Almost two years after the OS was finalized, Microsoft is beginning a new push to sell consumers on Windows Vista. The timing might seem odd, given that Microsoft has sold an approximate 200 million Vista licenses so far and dominates its nearest competitor by a factor of over 30 to 1. But a concerted effort from the software giant's competitors and other enemies have had an effect, however misguided, on consumer opinions of the quality of Vista. And Microsoft, finally, is fighting back.
Microsoft's approach is multi-pronged. Last month, the company's viral "Mojave Experiment" ads began appearing on the Web before moving this month to TV. In the ads, people who have never used Vista but are convinced that the product is horrible are fooled into believing in a blind-taste-test-type experiment that they're using a future version of Windows. Universally, these Vista haters rate the future OS very highly ... only to be later told that they're actually using Windows Vista.
Late last week, the second prong of this campaign began with the first in a long series of ads starring comedian Jerry Seinfeld and Microsoft cofounder Bill Gates. While reviews of the first ad have been decidedly mixed, Microsoft says it was just an "icebreaker," and the company may indeed be onto something, as the ad does indeed portray Microsoft in a more humble and human way than the company's ads of the past.
Microsoft will run more Seinfeld/Gates ads, of course. But the company has other plans to turn consumer opinions of Vista. For months, the company has been training 155 "Microsoft gurus" who will appear in Best Buy and other retail locations throughout the US, providing consumers with more accurate information about its latest OS, and provide a counter-attack to Apple's Best Buy-based "stores within a store." With 40 percent of all PCs being sold in retail locations, Microsoft decided it needed to become more directly involved.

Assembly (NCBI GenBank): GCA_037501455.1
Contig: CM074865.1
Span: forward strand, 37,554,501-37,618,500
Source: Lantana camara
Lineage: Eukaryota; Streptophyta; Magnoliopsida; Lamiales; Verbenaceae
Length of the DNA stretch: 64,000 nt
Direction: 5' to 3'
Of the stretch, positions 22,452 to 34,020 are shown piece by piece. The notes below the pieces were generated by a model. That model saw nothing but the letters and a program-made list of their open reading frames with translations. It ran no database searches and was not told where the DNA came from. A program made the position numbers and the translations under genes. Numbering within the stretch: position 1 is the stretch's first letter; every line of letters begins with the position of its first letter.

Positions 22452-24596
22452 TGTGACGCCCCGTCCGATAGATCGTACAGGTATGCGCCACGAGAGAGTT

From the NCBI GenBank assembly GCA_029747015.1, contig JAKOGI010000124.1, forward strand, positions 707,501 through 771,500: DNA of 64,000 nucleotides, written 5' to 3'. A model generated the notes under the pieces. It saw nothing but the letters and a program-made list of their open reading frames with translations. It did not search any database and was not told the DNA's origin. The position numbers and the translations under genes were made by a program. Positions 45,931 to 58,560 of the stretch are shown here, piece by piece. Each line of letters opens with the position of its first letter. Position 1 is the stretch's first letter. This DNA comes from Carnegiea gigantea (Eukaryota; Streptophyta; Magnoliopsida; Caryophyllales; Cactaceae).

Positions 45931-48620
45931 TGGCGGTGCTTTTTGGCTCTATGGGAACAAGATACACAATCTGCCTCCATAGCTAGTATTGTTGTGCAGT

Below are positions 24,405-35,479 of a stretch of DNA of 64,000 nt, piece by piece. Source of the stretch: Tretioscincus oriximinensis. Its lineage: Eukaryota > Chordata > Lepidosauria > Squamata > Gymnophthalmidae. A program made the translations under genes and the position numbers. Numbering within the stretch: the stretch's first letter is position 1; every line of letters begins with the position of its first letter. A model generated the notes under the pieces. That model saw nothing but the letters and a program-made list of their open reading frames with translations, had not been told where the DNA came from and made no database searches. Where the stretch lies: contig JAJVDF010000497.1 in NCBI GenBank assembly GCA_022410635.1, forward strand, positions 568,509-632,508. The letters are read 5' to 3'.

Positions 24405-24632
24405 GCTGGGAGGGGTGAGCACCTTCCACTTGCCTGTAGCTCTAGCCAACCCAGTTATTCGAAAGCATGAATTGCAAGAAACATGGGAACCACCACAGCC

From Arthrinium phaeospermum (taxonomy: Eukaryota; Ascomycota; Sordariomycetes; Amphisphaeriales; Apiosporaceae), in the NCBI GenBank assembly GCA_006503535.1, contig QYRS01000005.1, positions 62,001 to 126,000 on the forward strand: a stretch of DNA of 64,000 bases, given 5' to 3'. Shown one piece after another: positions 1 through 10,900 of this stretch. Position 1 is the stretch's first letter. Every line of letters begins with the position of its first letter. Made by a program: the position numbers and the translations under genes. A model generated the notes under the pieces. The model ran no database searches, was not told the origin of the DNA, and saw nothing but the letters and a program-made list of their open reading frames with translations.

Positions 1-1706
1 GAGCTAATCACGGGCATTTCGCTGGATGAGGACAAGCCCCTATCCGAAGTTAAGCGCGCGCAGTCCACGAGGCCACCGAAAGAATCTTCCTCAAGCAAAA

Behind the scenes, Microsoft is working with PC makers--long believed to be responsible for many of Vista's perceived problems, thanks to their "crapware" bundling practices--to make their products perform better with the OS. Under a program called "Vista Velocity," new PCs are being tweaked with the proper drivers, improving performance by up to 60 percent.
And internally, Microsoft has created a small group, operating under the name FTP168 for "Free The People 24x7," tasked with turning public perception of Vista and promoting the use of Windows on the PC, on the Web, and the phone. With this initiative, Microsoft is looking ahead to a cloud computing-based future where more and more people access computing resource on non-traditional devices like smart phones.
So will it work? Vista is destined to sell several hundred million copies regardless. But Microsoft has bigger concerns that continuing its domination over Apple's Mac OS: It needs consumers to want to upgrade to new versions of Windows going forward and believe that it's already on the right path. Changing minds is a difficult thing to do, and with the ceaseless noise of Apple's deceptive "I'm a Mac, I'm a PC" ads echoing throughout the public consciousness, it was arguably time for Microsoft to do something. The prognosis thus far is decidedly positive.